Before, during, or after being in a relationship, it is essential to realize that you are a complete, whole, and satisfied human being on your own. Yes, man was not created to be alone (Genesis 2:18), but if you believe that dating someone will complete you, then you've got it all wrong.
A relationship will not make you happy, whole, or meet every need you have 24/7, seven days a week. You are in charge of your behavior, completeness, and taking care of yourself; that's called being independent.
As sad as it is to admit, my despondent actions were ignorant before I met my current boyfriend. If a guy didn't like me back, I believed it was the end of the world and took it very personally. In reality, I should have seen it as a blessing from the Lord, protecting my heart until the right time.
Now in a relationship, it is also imperative to not cling too tightly to what doesn't have a ring or covenant place on it. Although I want my relationship to end in marriage, we have to be willing to admit and submit that the Lord is in control.
Proverbs 16:9 of the AMP reminds us, "A man's mind plans his way [as he journeys through life], But the Lord directs his steps and establishes them.” In the ERV, the verse reads, "People can plan what they want to do, but it is the Lord who guides their steps.”
As much as you love your boyfriend or girlfriend, it is essential to remember while dating that you are your own person, and every individual needs time apart. It is said that distance makes the heart grow fonder, but more important is the development of your spiritual, mental, social, emotional, and physical well-being while dating.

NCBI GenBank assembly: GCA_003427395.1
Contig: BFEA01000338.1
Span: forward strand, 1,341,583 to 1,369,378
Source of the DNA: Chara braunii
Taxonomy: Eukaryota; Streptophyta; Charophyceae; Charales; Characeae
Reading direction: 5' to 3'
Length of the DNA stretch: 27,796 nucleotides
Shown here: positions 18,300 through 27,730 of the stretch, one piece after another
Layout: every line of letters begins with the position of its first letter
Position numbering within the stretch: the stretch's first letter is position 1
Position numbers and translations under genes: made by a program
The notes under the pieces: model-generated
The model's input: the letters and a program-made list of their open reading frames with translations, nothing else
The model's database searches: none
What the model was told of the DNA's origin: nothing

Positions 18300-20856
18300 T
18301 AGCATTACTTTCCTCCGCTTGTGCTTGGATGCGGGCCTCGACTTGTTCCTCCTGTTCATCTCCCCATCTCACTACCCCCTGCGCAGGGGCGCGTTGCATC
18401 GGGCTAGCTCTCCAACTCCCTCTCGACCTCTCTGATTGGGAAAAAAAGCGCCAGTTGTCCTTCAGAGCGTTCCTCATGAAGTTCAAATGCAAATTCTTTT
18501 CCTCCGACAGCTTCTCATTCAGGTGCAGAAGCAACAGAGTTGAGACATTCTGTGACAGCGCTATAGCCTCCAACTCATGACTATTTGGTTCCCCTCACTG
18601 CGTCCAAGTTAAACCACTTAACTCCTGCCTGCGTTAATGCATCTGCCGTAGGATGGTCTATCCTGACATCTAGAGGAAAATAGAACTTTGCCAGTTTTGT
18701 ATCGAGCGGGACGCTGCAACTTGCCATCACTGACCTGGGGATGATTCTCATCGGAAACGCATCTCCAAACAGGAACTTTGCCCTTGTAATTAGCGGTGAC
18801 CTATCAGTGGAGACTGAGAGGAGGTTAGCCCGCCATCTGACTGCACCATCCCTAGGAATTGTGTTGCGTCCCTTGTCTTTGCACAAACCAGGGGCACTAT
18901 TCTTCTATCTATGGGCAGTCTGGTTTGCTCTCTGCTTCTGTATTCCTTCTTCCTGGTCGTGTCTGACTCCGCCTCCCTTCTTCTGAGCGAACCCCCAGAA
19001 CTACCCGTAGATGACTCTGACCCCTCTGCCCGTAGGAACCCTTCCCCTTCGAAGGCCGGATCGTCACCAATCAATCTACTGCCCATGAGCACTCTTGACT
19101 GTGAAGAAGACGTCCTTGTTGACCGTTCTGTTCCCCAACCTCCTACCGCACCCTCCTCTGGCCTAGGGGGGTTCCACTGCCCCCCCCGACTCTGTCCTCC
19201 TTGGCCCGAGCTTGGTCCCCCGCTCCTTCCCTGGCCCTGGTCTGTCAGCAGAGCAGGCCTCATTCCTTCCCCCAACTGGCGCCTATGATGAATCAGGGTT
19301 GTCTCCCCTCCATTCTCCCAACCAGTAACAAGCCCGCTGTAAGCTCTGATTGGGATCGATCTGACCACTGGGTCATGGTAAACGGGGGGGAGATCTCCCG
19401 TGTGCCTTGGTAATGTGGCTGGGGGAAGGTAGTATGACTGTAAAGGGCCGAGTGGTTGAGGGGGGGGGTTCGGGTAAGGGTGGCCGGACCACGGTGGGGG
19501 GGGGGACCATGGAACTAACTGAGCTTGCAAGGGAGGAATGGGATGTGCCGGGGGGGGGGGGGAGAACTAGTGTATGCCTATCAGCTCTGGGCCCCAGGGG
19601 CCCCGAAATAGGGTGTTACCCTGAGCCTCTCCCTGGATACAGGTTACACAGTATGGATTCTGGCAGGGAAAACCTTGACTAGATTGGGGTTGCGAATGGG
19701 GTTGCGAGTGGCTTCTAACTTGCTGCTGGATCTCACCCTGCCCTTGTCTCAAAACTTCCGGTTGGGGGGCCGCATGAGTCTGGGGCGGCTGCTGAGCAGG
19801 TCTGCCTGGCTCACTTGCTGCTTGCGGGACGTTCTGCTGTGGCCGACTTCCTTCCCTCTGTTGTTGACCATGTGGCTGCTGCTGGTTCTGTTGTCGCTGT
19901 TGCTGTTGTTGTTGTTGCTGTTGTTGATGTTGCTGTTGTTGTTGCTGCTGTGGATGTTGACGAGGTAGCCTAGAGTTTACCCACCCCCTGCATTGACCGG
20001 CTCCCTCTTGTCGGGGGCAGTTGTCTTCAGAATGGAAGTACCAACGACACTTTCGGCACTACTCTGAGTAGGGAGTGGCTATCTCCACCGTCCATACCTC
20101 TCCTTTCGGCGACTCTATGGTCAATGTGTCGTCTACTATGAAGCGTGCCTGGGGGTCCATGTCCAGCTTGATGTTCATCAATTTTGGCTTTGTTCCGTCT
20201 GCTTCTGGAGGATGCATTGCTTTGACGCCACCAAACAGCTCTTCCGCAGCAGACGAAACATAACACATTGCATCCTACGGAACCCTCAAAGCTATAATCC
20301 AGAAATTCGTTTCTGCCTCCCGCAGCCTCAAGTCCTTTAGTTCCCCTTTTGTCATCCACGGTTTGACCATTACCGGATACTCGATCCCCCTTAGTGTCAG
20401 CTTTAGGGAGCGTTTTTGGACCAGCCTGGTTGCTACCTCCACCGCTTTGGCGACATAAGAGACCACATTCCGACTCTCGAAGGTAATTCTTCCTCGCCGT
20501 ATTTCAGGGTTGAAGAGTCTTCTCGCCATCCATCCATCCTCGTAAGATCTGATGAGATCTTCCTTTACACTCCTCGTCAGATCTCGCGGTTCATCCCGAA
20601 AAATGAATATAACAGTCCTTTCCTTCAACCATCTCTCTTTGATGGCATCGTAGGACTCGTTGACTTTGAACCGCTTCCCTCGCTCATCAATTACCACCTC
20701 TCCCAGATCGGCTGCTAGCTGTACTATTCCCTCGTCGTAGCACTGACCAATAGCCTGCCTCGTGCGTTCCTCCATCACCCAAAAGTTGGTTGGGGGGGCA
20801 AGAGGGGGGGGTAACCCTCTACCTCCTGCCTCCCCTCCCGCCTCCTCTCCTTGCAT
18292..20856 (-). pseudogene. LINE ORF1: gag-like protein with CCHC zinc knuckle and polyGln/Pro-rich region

It is not your partner's responsibility to complete and fulfill you. If you are expecting them to be the perfect person 100% of the time, or cling to their side 24/7 because you can't live without them, then you've overstepped healthy boundaries. While it may differ from couple to couple, wholesome borders advocate time spent together and growth as individuals.
Romans 12:10 and Mark 12:29-31 remind us that we are to love God and love others, but we must also prioritize our relationship with Jesus above our significant other. Remember, we are called to love God first and others second, and if we're clinging more tightly to a relationship than to God, then we've whacked the whole order out of proportion (1 Thessalonians 4:9-10; 1 Peter 1:22). Worshipping your spouse over the Lord will not end in beauty.
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